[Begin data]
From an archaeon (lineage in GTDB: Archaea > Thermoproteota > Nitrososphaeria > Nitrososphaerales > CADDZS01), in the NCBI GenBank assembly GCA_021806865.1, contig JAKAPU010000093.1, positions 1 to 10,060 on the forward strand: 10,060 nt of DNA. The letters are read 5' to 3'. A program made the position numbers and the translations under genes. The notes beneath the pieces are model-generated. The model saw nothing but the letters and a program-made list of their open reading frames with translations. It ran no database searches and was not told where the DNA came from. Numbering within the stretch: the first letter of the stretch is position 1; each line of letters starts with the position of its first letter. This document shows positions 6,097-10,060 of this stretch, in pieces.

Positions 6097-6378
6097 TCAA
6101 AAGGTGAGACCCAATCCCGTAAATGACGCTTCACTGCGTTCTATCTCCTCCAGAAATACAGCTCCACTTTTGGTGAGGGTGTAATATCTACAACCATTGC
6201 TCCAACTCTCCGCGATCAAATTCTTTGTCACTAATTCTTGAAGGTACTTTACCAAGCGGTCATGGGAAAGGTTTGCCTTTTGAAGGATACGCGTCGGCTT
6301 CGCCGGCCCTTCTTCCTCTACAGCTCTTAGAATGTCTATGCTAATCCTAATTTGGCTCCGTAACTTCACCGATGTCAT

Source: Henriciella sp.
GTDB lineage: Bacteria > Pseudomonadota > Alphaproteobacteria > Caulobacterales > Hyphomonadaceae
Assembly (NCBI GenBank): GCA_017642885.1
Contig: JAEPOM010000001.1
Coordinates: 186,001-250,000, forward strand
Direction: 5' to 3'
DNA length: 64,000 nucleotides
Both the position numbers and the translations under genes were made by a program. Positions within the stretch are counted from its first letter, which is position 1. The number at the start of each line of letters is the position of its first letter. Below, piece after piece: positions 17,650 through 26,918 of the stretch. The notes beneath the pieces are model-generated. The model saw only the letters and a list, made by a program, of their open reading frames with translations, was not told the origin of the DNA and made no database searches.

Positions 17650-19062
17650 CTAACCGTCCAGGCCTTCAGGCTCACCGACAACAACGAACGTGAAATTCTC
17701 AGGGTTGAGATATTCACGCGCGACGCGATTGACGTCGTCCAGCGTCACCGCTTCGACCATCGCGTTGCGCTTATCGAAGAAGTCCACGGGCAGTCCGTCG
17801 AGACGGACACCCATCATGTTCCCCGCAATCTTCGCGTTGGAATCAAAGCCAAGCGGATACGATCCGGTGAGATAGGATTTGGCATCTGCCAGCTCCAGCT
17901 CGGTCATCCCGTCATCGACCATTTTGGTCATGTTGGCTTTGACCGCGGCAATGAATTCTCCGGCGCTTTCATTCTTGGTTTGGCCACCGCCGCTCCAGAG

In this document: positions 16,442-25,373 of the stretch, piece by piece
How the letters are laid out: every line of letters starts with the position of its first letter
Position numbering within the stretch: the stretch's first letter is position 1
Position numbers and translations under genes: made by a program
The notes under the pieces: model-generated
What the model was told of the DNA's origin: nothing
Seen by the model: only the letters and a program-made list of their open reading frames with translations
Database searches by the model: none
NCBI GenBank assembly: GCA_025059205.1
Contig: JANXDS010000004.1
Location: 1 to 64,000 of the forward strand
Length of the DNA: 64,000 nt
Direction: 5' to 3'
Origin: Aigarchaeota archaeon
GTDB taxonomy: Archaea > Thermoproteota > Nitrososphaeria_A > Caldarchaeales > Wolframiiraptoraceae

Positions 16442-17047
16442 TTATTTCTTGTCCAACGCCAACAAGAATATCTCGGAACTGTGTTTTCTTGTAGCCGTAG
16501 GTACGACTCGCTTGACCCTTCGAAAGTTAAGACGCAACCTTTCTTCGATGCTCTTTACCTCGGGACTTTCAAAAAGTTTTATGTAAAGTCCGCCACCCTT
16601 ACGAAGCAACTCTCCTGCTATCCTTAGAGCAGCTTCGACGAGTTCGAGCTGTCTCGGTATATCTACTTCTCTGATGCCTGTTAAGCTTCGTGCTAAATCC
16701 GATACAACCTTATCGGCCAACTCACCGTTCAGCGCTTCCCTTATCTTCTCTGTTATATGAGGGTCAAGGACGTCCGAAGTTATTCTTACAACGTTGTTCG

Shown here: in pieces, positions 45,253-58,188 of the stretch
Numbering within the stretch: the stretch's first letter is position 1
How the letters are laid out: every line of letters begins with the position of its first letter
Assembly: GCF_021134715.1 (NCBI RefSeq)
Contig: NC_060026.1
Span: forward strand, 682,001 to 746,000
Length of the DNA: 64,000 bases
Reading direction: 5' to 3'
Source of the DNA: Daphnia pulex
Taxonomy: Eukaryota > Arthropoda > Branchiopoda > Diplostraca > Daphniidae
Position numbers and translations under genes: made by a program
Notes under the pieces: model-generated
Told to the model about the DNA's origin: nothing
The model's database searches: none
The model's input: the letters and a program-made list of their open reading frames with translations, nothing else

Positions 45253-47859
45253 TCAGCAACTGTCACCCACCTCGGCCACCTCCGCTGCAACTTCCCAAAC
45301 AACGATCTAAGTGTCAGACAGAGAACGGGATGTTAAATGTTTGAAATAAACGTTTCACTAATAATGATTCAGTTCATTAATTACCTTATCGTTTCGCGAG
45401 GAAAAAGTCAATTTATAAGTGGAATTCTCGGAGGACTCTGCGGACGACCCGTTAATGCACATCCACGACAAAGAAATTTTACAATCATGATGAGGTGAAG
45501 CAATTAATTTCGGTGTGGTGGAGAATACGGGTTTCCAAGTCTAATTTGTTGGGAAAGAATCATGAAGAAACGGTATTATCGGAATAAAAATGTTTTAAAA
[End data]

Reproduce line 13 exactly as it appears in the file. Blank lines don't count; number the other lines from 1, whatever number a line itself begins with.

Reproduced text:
DNA length: 64,000 nucleotides